The assessment was conducted through on-site analysis at 10 regional hubs in North America, South America, Europe and Asia. It included direct observation of more than 600 customer interactions and more than 200 interviews with global and local managers and staff. The resulting analysis showed each site’s team structure, service model and performance metrics, as well as an end-to-end view of the service request lifecycle. In addition, it provided high-level process maps, detailed process maps by product and a prioritized list of key pain points based on cost and overall impact on the customer experience.

After an in-depth analysis of business needs and regional variations in systems and processes, our team helped the bank develop a vision for the future and provided specific recommendations on ways to:

  • Reduce complexity through simplified service processes that are standardized across geographies and aligned with strategic customer segments.
  • Improve response times through system and process improvements that enable faster analysis, status tracking and problem resolution for service requests.
  • Reduce manual processing through automation of critical tasks.

The recommendations were supported by a prioritized roadmap of strategic changes that would help achieve global standardization, as well as a business case that showed the required investments and expected benefits.

Solution

The resulting analysis gave the bank a detailed look at its customer service hubs and global operations. It showed just how different the customer service practices in each region really were. Against this backdrop, a number of recommended improvements have been implemented, including:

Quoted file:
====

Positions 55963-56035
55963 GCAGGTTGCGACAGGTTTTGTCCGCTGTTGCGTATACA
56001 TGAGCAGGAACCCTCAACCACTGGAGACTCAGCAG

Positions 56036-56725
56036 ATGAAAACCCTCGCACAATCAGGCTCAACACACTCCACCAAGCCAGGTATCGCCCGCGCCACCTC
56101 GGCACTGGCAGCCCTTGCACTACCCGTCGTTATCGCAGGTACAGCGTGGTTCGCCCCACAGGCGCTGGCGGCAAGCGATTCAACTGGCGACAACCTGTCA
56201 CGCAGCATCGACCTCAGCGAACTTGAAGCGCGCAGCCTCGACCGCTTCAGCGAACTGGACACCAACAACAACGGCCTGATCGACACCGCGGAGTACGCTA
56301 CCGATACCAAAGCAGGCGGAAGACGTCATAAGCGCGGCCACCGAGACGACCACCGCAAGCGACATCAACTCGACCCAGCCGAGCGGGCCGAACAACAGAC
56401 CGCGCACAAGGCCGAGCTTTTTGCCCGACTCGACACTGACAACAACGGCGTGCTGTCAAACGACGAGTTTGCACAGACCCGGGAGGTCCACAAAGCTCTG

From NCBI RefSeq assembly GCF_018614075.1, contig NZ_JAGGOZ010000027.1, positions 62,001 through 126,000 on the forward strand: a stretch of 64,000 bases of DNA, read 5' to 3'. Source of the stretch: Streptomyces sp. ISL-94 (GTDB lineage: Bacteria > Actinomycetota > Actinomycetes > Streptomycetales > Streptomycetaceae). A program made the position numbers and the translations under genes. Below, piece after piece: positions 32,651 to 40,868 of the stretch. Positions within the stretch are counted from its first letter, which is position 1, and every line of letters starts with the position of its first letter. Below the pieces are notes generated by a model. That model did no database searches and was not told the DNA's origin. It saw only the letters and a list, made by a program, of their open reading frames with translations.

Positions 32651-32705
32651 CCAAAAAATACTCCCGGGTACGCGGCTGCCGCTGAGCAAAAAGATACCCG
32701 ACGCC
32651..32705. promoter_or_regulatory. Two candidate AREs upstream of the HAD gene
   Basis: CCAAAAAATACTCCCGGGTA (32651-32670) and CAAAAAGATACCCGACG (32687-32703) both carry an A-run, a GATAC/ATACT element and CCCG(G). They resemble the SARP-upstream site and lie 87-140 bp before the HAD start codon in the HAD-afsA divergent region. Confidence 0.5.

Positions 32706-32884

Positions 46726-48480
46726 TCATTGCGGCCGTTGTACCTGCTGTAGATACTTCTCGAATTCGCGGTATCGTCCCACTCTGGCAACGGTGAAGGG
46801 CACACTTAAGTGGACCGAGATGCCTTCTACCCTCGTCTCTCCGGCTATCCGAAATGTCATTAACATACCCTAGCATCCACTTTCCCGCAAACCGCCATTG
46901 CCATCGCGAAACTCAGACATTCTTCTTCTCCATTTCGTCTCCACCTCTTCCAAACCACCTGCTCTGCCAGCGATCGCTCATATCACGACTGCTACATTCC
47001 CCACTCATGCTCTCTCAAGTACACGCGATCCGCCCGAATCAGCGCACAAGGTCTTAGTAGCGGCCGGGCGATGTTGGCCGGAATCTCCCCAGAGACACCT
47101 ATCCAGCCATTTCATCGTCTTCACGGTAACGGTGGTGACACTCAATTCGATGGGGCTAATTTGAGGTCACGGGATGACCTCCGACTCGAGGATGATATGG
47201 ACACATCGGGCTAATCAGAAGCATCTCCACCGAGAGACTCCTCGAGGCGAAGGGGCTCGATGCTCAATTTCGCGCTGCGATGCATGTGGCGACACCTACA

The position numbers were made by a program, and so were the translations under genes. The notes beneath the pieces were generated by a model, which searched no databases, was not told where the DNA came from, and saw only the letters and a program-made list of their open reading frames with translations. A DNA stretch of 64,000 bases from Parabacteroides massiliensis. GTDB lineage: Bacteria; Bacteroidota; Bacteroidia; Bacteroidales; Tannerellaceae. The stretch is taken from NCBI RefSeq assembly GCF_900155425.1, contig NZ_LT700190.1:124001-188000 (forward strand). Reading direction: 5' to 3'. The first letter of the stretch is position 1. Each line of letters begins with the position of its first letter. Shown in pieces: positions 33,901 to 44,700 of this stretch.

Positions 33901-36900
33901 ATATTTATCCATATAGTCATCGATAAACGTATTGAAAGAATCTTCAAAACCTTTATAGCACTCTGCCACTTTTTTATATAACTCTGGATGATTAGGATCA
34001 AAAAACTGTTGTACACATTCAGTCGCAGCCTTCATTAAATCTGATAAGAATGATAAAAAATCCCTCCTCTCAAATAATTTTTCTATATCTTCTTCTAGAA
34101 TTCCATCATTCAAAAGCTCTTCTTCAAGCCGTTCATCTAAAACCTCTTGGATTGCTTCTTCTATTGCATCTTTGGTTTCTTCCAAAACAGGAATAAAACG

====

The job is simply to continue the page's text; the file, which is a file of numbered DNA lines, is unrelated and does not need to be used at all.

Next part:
• Automated work distribution. Under the old process, managers had to review every customer service request and manually assign it to a specific service center and representative. With the new process and modified platform, customer service requests are distributed automatically to the right service hub and customer service representative based on capacity, time zone, expertise and cost.
  • Streamlined user interface. Instead of requiring customer service representatives to plow through six screens of data, all critical information is now available on a single screen for easy access and data entry while on a call.
  • System integration. In the past, customer service representatives had to access several different systems in order to answer questions and resolve problems. Now, all of the critical information has been integrated into the customer service platform, greatly improving productivity and responsiveness
  • Integrated telephony. Customer service records are automatically pulled up on the screen based on the customer’s phone number or personal identification number (PIN), so service representatives can hit the ground running.

Implemented improvements have reduced response time by up to 30 percent and increased productivity by more than 20 percent. The organization is now able to resolve customer issues much more quickly. It can manage the workload with fewer customer service staff. Also, 30 full-time employees that were previously dedicated to producing reports have been redeployed to higher value service tasks. These improvements have enabled the bank to boost customer satisfaction and retention, while at the same time reducing annual operating costs by $15 million.